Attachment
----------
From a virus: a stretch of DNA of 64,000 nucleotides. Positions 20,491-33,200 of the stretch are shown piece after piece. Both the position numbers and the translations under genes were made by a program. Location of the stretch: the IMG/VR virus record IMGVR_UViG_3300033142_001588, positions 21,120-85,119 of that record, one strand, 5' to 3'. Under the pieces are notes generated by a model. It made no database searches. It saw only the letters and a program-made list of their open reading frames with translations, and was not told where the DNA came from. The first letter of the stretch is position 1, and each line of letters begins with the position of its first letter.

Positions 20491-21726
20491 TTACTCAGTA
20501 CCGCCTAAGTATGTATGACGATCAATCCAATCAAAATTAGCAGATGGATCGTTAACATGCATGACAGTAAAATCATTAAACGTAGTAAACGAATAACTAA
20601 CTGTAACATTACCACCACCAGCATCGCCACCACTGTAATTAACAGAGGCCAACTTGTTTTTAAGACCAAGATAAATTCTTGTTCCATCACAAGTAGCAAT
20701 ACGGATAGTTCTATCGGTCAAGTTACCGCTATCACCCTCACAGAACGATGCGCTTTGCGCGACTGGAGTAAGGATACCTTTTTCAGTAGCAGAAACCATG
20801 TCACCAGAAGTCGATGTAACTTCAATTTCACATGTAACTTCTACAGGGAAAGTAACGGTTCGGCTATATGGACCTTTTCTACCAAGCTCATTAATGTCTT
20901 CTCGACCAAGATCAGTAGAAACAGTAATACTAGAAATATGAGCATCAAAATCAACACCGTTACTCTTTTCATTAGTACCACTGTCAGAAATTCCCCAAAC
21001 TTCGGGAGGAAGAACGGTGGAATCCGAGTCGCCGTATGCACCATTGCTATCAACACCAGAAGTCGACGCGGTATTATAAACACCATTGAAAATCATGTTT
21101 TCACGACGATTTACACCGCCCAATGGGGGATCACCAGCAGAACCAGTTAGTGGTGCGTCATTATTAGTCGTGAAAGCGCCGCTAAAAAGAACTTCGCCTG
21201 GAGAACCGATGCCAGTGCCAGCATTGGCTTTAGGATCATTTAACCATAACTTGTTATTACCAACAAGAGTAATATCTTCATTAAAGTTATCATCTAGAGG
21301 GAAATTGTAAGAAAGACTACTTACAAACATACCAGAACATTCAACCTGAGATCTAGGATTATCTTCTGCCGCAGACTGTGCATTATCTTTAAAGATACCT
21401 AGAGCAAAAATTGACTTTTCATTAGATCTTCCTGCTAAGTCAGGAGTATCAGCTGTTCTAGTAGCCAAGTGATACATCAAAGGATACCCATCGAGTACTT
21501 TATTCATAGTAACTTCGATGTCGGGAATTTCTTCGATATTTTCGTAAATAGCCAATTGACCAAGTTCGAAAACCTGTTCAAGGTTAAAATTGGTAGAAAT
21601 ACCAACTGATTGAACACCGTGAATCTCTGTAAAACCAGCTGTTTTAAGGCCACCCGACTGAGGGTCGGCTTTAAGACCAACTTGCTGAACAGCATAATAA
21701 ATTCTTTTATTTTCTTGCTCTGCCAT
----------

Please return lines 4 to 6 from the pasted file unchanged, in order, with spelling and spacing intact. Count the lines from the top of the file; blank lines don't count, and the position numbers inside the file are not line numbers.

20501 CCGCCTAAGTATGTATGACGATCAATCCAATCAAAATTAGCAGATGGATCGTTAACATGCATGACAGTAAAATCATTAAACGTAGTAAACGAATAACTAA
20601 CTGTAACATTACCACCACCAGCATCGCCACCACTGTAATTAACAGAGGCCAACTTGTTTTTAAGACCAAGATAAATTCTTGTTCCATCACAAGTAGCAAT
20701 ACGGATAGTTCTATCGGTCAAGTTACCGCTATCACCCTCACAGAACGATGCGCTTTGCGCGACTGGAGTAAGGATACCTTTTTCAGTAGCAGAAACCATG